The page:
Be an Escape Artist
Anyone who has been in a networking setting has experienced the pain of being held hostage by someone in a conversation you desperately want to flee.
Maybe it’s a middle-aged guy who’s just excited to be away from his family for the evening – so excited that he forgot to bring his inhibition and self-restraint. He spent the last hour fueling himself on a steady diet of jalapeno poppers and Crown Royal, and he’s headed your way. He sloppily enters your conversation still laughing about the killer joke he just told the unlucky group behind you, and he’s ready to make you all his “BFFs” (his term, not mine). As he kicks-off the now silenced conversation with something unfathomably unprofessional, he’ll make sure he drapes his arm around your shoulder as if you two are in this together somehow.
Or maybe it’s someone with seriously strong conspiracy theories who treats networking events like her own little recruitment rallies. She’ll find you and your conversing cohort of professionals. She’ll infiltrate your small, impressionable group, disguised as an innocent networker just looking to meet people in different industries. Then suddenly without warning, she’ll proclaim a declarative statement like, “Well maybe the world wouldn’t be such a wasteland if…” By the time she’s done handing out pamphlets and telling you to “open your eyes” that exit sign in the distance is now looking like a desert mirage.
While I’ve been involved in both of those incredibly awkward interactions, the more common scenario is that a conversation has naturally run its course, but you can’t exit yet for fear of being rude. Regardless of where your conversation lies on the intensity spectrum, if you need to exit gracefully, try one of these three methods to become an escape artist.
The Beginner exit strategy is the easiest to implement, and you’ve likely used this technique in past exit attempts. Hopefully you took my half glass of wine advice and can excuse yourself from your current conversation to get another drink. Or, simply excuse yourself to use the restroom. This escape strategy is easy to implement, but risky. There is a very good chance, for instance, that Mr. Crown Royal will accompany you to the bar. Now it definitely looks like you two are together. People will be talking about him the next day and someone will ask, “Yeah, but who was that friend he had with him?” Not a good look. Same flaw applies to the restroom exit attempt. You’ll learn that lesson the hard way when Ms. Conspiracy is slipping you a petition to sign from the next stall over.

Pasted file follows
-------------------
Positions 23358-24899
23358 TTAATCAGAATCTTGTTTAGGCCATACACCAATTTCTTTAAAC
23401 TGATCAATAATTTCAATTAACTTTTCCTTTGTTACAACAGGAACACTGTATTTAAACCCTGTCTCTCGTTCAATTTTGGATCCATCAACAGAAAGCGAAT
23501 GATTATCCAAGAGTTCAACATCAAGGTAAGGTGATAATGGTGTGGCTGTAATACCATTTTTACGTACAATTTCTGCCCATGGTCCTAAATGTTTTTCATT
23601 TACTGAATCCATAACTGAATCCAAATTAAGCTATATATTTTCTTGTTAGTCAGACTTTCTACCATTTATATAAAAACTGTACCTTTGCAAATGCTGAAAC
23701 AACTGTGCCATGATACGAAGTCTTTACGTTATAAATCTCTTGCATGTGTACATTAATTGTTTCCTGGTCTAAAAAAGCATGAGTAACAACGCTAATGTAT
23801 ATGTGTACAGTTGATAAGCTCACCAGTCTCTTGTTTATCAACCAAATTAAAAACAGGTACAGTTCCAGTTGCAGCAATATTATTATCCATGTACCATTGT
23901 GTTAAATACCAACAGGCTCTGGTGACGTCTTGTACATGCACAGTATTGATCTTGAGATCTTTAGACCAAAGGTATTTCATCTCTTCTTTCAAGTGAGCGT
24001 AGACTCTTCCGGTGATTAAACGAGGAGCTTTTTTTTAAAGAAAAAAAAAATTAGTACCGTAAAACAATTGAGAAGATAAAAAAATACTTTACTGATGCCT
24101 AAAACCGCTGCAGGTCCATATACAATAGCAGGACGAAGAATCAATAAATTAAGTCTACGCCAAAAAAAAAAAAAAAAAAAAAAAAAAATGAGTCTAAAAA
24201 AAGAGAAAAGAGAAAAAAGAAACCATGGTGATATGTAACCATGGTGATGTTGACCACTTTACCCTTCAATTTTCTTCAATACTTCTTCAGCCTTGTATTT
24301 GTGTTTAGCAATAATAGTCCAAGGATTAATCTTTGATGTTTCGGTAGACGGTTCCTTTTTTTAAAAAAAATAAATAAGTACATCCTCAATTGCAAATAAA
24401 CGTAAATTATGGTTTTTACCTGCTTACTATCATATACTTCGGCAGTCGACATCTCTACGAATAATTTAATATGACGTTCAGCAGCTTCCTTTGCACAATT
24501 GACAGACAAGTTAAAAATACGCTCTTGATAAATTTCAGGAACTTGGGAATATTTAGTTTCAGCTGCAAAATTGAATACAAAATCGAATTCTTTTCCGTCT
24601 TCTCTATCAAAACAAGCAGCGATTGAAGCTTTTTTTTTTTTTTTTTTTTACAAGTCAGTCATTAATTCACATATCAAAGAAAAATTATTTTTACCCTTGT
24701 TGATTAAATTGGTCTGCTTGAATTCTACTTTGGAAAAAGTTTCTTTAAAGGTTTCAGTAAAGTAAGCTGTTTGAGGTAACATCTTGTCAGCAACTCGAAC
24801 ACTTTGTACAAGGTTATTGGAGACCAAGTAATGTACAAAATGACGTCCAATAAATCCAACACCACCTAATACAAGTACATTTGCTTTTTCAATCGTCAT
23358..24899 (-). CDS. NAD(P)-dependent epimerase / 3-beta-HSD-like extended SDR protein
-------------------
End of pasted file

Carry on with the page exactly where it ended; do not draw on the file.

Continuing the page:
The Intermediate exit strategy is the most common, because it applies in normal situations where either the conversation has lagged or you want to meet other people in the crowd. Simply ask the individual for their business card, and provide yours. Take a look at the card, mention that it’s been great to meet him/her, and if applicable let him/her know you’ll send a follow-up message. Two major notes here:
Resist the very natural urge to ask additional questions after looking at someone’s business card if your goal is to exit the conversation. I’ve asked follow-up questions on many occasions, and cost myself another 20+ minutes. It’s a tough habit to break, because it almost seems rude not to say, “Oh, Sr. Planning Engineer… so what does that entail?” But in reality, if your goal is to exit the conversation, leave all open-ended questions for your follow-up meeting.
Don’t explain why you’re leaving the conversation. This is another natural response. “Well it was great meeting you, I just need to um… go talk to, I mean check out the uh…” You don’t need an excuse. It may take some practice to build that confidence, but all you need to say is, “It was great meeting you; I’ll send you an email tomorrow and maybe we can meet-up soon. Enjoy the rest of your night.” (exit stage left)
Advanced (the Pass-Off)
Let’s go back to the Mr. Crown Royal or Ms. Conspiracy example. You can’t use the Beginner strategy through fear of having an unwanted follower. You can’t use the Intermediate strategy, because you have no desire to meet this person ever again and don’t want him/her to have your business card. So what should you do? Enter the Advanced exit strategy.
I learned this technique from my first mentor after college, and I still have trouble executing it perfectly. This technique works exactly as the name implies. Find a passerby, introduce him/her into your conversation, count 10 Mississippi, and then excuse yourself kindly but without warning. In the case of Mr. Crown Royal and Ms. Conspiracy, this technique is not very nice to the innocent bystander, but highly effective. And let’s be honest, you did your job entertaining those two; it’s time for someone else to clock-in for a while.
Give these techniques a chance next time you find yourself in a must-bail conversation. I’m curious – what other techniques have worked for you?